Monday, February 16, 2009

Another Look at the Swarm Scenario

I just posted an article about terrorist swarm tactics, and I thought I would post again with a more detailed scenario. Like the expert I referenced earlier, I think this is one of the most difficult types of terrorist attacks to guard against. In fact, I don't think it is possible to prevent them without turning the country into a combination police state/military encampment. The danger of such attacks, and U.S. vulnerability to them, is one of the main reasons why I support offensive efforts outside the U.S. against enemy states and terrorist groups. Playing defense isn't going to work, and involves major civil liberties issues. Consider the following example of a possible terrorist swarm. 

A terrorist group has succeeded in infiltrating 45 highly-trained members into the U.S. They comprise five 9-man teams each located in a different part of the country. Each team has military assault rifles, handguns, grenades, explosive charges and detonators. The terrorist group overseeing the operation has carefully chosen the targets for each team. Each target is in either a small city or a large town, well away from possible military reaction forces or a major police presence. Number 1's target is a college campus, #2 a popular hotel/casino, #3 a large mall, #4 A 200 child daycare facility, and #5 a senior care complex. Each terrorist team will time their strikes to occur simultaneously. During each attack the teams subdivide into three 3-man groups to hit different areas at once and spread maximum panic. For example, team #1 section A will attack the campus police HQ, to kill the police or at least disrupt their response. Section B will attack a crowded auditorium, while Section C invades the freshmen dorms. Each team divides targets in similar fashion. Attacks are supplemented with the detonation of concealed explosive charges that were place immediately prior to the actual attack, if possible. For example, Team #3 could carry them into the mall concealed in shopping bags and simply drop them into a couple trashcans, to be detonated remotely once they start their attack.

Is there any way to prevent such an attack? Yes, if you discover it before it can be initiated. If not, no military response teams, or militarized police units are going to be able to stop it. The best they can do is try to contain the carnage. Barring the lucky presence of police officers in the right place at the right time, armed civilians are about the only chance of stopping an attack once it gets initiated. Consider target #4, the daycare. As with the other teams the terrorists split into three sections. Section A enters the front of the building, Section B the rear, and Section C the outside play area. This is probably the absolute worst target to defend, since most of the occupants are completely helpless small children. But with this type of target, the terrorists will expect no serious resistance. What if one of the teachers held a concealed carry permit and had her weapon on her? Three terrorists burst into the building through the front door shooting, killing children and staff alike. The teacher is not hit in the initial fire, draws her gun and returns fire, killing one terrorist and wounding another. Many of the children and staff are still going to die, but this changes the entire equation. The remaining member of the terrorist section and his wounded comrade have to focus on this threat instead of continuing to kill the helpless. In the confusion and temporary delay of the slaughter, maybe some of the children could flee to safety. Unlikely, yes, but at least there's a small chance. And this is the worst of all five target scenarios.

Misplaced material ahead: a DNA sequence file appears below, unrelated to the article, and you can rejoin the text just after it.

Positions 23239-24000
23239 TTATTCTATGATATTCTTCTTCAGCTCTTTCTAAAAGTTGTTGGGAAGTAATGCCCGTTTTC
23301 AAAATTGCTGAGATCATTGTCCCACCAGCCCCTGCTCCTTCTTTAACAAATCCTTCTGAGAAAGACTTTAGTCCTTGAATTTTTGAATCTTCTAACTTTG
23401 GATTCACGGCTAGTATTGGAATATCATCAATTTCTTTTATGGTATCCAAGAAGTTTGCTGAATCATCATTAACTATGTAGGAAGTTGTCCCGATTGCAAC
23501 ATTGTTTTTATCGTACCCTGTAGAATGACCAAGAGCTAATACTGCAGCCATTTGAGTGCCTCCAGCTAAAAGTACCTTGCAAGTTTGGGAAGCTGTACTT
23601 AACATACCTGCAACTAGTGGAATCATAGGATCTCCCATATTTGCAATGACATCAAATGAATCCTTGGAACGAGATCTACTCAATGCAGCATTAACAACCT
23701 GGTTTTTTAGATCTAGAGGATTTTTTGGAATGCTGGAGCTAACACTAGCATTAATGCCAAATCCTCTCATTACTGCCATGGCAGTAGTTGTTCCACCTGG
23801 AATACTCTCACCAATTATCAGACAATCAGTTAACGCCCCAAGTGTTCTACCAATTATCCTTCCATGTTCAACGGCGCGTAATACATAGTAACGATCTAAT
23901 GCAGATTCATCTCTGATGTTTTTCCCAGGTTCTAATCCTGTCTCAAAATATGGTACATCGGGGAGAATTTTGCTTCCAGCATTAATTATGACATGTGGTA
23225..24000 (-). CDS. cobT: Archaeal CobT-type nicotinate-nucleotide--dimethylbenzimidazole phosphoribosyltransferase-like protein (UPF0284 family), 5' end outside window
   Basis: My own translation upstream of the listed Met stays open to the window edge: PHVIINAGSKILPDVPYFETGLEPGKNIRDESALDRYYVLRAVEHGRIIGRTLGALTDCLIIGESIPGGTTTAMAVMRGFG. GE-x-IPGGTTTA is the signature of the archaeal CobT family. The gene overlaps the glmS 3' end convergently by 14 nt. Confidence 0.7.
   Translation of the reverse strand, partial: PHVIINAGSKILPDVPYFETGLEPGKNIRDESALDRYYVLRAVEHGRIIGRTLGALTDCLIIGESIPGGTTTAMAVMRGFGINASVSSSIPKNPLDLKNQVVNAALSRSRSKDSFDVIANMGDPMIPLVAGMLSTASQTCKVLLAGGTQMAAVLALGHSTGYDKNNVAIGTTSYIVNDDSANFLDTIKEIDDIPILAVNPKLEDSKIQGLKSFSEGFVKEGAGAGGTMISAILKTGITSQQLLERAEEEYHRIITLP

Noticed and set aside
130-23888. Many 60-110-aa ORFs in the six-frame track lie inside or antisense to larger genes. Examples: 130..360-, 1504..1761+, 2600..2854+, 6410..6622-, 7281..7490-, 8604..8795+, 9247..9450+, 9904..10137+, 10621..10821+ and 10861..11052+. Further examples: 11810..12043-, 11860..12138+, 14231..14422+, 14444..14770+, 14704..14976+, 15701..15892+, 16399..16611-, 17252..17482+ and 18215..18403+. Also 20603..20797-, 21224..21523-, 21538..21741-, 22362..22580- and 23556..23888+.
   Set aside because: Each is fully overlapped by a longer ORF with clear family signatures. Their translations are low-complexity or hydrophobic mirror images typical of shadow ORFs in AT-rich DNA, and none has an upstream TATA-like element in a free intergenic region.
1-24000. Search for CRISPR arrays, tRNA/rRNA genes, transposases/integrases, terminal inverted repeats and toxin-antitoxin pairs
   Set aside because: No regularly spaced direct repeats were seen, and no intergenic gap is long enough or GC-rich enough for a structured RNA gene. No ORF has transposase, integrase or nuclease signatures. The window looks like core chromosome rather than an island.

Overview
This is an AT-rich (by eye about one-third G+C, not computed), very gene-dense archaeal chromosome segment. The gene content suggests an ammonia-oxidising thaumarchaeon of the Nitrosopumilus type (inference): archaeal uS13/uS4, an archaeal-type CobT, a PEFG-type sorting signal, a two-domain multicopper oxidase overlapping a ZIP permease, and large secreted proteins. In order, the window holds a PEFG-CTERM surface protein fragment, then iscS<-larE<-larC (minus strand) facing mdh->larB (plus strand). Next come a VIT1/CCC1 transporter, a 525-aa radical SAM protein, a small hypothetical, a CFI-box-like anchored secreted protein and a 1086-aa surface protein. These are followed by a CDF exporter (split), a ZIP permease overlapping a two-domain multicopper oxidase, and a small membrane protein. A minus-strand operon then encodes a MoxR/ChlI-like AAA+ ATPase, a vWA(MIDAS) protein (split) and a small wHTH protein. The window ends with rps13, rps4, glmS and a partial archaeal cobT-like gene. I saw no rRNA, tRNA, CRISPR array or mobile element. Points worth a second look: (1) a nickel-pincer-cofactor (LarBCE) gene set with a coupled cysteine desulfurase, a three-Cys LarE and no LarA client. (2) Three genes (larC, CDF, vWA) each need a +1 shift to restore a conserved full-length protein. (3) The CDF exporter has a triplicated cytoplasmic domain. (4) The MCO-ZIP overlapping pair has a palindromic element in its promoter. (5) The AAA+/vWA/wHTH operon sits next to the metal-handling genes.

In a large public area such as a mall, there could conceivably be a few dozen or more armed civilians capable of reacting to an attack. Some of them might even be ex-military or law enforcement. They pose a serious potential threat to this type of terrorist strike, and one that cannot be fully accounted for in terrorist planning. Chances are they won't be able to stop such an attack cold, but they could disrupt it or manage to stop it short of the number of casualties that would otherwise be inflicted. Even one armed civilian who is willing and able to act is a danger to the terrorists. Unarmed civilians on the other hand are basically helpless, and have few good options. When help arrives it will almost certainly be too late for many of them. In my opinion, small-scale terrorist attacks directed at civilians are best countered by the civilians themselves.

Note -- Pure suicide bomber type attacks are even harder to defend against. Unfortunately, they are often identified after they explode, and then its too late. 

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